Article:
I Did Not Have Sex with that Woman!

Jacobson Headline

August 6, 1927
Los Angeles

Councilman Carl I. Jacobson was arrested in a morals raid at 4372 Beagle Street in the company of a woman who said her name was Mrs. Councilman JacobsonHazel Ferguson, but who later admitted her real name was Mrs. Callie Grimes.

The married councilman insisted that he was framed and that the raid was the underworld’s retaliation for his much publicized crusade against vice in the city.

Jacobson, who lives in a small bungalow at 3014 Terry Place with his wife of thirty years, told cops that he had called upon Mrs. Ferguson to discuss a matter of street assessments with her. He said Mrs. Ferguson had telephoned him at his home and asked him to look over her property to see if it was worth paying the assessments.

When he arrived for their meeting Mrs. Ferguson poured two cocktails, and then moments later all of the lights in the house went out. It was then that police announced themselves and placed Councilman Jacobson and Mrs. Ferguson/Grimes under arrest.

The four arresting officers, Captains of Detectives Wallis and Williams, and Detectives Lucas and Raymond related a version of events substantively different from Jacobson’s account. They stated that they went to the Beagle street house, watched through a window and then observing what they felt constituted criminal behavior, crashed down a door to arrest the couple on morals violations. The arrest of Jacobson and Grimes begs the question: why were four high-ranking LAPD officers creeping around in the shrubbery with their noses pressed to a window like four Peeping Toms?

The case against Jacobsen would drag on. Jacobson would be tried twice on morals charges. In the first trial the jury would vote 9 to 3 for acquittal; in the second trial the jury would be evenly divided and the DA would decide against trying him for a third time. Mrs. Callie Grimes would confess to her part in the frame-up, and then recant. Grimes along with the four officers who conducted the raid would be tried for conspiracy, and the charges against them would be dismissed in 1929.

One of the detectives, Harry Raymond, would leave the LAPD and become a private investigator. He’d turn up again in the news as the victim of an attempted assassination by car bomb, in a 1938 corruption scandal involving Los Angeles Mayor Frank Shaw, members of his administration, and the LAPD.

In Indiana, There Is No Beer

Feb. 14-26, 1907
Los Angeles

The Rev. Ervin S. Chapman, a Presbyterian minister who heads the Anti-Saloon League of California, has won a victory through an address that persuaded an Indiana judge to rule that saloons are unconstitutional.

Chapman concluded his series of points by saying:

Our national Supreme Court, in decisions which it has rendered, has designated the liquor traffic as mala in se [wrong in itself] by characterizing it as

Harmful to material prosperity.
Injurious to life.
Destructive of manhood.
Disastrous to peace and happiness.
Fatal to morals and.
Productive of crime and misery.

That court having thus characterized the liquor traffic will surely declare that traffic mala in se and hence unlawful and incapable of being granted legislative standing or protection by any branch of civil government either national or local.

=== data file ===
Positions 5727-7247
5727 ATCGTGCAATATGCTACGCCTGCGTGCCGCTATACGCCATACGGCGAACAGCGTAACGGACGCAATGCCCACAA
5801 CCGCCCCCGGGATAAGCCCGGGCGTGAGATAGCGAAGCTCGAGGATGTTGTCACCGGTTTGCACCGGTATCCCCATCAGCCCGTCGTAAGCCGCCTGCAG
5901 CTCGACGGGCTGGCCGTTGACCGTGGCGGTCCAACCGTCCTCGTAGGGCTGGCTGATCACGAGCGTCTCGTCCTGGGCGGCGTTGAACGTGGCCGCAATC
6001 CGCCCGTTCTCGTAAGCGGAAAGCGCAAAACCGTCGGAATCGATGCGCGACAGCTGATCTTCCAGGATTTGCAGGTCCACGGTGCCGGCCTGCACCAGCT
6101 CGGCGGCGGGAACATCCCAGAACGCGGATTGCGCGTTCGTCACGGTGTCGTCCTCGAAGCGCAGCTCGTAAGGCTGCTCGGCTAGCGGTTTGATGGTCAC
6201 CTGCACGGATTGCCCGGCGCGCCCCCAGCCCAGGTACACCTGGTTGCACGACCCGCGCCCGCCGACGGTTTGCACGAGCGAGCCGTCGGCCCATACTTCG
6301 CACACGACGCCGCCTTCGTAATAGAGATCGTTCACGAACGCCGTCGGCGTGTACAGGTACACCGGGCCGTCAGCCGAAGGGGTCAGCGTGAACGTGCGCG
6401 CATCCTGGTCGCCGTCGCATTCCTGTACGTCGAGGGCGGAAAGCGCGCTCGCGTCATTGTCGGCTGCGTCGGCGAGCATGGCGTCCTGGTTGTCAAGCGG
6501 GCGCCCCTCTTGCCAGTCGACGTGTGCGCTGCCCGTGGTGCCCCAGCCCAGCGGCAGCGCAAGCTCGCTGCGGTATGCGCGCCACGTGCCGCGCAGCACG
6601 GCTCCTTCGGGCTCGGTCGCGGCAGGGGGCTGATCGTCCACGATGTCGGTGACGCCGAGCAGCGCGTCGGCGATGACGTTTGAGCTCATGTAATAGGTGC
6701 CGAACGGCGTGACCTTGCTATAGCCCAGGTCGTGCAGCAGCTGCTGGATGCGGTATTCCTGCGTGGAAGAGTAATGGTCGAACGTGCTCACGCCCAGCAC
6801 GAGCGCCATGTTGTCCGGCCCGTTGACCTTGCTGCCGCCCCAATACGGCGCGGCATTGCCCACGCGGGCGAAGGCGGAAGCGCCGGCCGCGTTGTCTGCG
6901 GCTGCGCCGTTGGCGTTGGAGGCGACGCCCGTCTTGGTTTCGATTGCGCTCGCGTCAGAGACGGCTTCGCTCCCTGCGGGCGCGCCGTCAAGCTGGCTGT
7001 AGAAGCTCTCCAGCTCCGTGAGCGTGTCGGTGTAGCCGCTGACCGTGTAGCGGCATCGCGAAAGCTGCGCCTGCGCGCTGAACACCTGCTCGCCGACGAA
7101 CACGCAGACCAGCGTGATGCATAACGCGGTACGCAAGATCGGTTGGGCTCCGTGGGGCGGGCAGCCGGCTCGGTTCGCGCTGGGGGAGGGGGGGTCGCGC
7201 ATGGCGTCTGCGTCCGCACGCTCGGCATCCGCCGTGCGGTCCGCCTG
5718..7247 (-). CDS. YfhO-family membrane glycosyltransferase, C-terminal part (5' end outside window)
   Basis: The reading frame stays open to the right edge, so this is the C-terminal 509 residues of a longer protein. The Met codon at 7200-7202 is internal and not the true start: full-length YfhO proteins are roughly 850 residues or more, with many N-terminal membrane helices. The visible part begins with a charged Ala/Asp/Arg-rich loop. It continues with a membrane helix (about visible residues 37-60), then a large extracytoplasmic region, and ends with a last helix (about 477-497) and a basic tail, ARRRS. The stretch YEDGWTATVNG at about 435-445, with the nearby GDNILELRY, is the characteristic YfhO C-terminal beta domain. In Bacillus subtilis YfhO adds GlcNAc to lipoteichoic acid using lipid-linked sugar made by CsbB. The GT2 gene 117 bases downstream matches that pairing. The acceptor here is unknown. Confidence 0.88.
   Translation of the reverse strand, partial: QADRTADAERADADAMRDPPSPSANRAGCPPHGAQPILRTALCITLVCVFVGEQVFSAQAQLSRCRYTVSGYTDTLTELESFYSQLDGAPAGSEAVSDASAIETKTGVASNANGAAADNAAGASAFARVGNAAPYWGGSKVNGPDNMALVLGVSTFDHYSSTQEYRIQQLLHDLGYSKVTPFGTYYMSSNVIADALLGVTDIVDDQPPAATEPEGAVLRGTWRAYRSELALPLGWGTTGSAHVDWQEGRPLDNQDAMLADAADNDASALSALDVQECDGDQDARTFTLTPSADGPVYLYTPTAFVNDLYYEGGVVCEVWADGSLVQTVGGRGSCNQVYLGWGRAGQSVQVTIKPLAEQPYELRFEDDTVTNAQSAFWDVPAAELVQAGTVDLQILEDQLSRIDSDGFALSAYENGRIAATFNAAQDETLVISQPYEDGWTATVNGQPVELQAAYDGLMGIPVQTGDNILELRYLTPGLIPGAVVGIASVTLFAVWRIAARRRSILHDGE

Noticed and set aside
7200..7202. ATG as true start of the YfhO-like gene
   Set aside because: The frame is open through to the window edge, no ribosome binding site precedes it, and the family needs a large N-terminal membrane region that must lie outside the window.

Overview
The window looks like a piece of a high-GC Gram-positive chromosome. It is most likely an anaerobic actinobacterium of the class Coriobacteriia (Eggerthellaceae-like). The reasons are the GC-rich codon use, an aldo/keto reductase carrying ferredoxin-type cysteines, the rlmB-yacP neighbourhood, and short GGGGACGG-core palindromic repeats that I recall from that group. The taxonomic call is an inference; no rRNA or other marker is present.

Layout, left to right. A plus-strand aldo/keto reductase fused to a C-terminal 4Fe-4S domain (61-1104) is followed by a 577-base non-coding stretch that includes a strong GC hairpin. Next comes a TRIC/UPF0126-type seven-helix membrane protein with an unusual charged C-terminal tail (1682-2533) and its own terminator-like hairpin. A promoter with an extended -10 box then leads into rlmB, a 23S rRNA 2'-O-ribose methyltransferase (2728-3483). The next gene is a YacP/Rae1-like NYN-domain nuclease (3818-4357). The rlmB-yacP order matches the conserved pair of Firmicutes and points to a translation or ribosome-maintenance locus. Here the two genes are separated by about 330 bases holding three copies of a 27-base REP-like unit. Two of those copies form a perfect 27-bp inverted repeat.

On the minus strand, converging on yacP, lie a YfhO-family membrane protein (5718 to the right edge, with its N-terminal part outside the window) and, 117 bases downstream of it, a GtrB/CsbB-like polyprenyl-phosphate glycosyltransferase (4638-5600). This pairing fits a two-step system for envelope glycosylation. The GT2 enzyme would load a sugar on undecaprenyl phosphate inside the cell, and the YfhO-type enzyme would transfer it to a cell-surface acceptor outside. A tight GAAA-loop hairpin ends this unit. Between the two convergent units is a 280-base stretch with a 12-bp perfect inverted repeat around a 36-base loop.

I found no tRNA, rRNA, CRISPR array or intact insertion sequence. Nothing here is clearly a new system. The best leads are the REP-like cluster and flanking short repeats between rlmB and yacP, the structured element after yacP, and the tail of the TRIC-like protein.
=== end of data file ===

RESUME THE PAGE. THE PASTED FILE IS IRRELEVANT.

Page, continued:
Whenever the public mind has become sufficiently enlightened and the public conscience sufficiently quickened to justify and make effective such a decision our national Supreme Court, which has always led public sentiment respecting this question, will place its brand of outlawry upon that traffic which McKinley characterized “as the most degrading and ruinous of all human pursuits.â€Â

Los Angeles saloonkeepers shrugged their shoulders and said they believed the ruling would have no effect on them.

The Times quoted one bartender: “ ‘Stop saloons unt drinking!’ one barkeeper screamed in astonishment. ‘Go vay. You might as well try to stop kissing.’ â€Â

Chapman died in 1921, two years after the passage of the Volstead Act.

Lmharnisch.com
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Court Briefs


Feb. 7, 1907
Los Angeles


A Child’s Testimony

Charles Babbitt is sentenced to 30 days in jail on charges of domestic violence after the testimony of his 6-year-old son. “Papa hit me with a whip and it cut my head,â€Â the boy said. “Then he hit mama.â€Â “The man blinked his eyes and said that he did it because he was drunkâ€Â The Times says.

Ross’ Widow Arrested

Mary Ross, whose husband was killed by Officer Hoover, is fined $50 after being arrested in a raid on a rooming house that was selling liquor without a license. Ross was among the women seized at the establishment of Mrs. Mary Cooper, 261½ S. Los Angeles St. William Ross, who fatally shot Officer C.A May, was buried in potter’s field, The Times says.

Fined for Blind Pig

Frank Stadler pleads guilty to running a blind pig called the Mechanics Club, 1466 Channing St., and is ordered to pay a $50 fine.

Chinese Lottery Case

E.S. Patton is sent to jail after failing to pay a $50 fine for selling Chinese lottery tickets. Patton is the first white man to be fined for such sales, The Times says.

A Familiar Face

Patrol officers recognized J.W. Mason, who had just gotten out of jail, and watched as he found “a drunken, well-dressed man and lured him into a doorway,â€Â The Times says. He was given 20 days in jail for disorderly conduct.

Lmharnisch.com
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A Nation of Vice

Aug. 31, 1907
Los Angeles

The ugly statistics should dishearten even the most ardent temperance worker. According to federal tax data for the last fiscal year, distillers produced 20 gallons of beer and 1.4 gallons of whiskey for every man, woman and child in America, a 5% increase and 8% increase respectively over 1906.

Cigar, cigarette and snuff production also showed similar increases.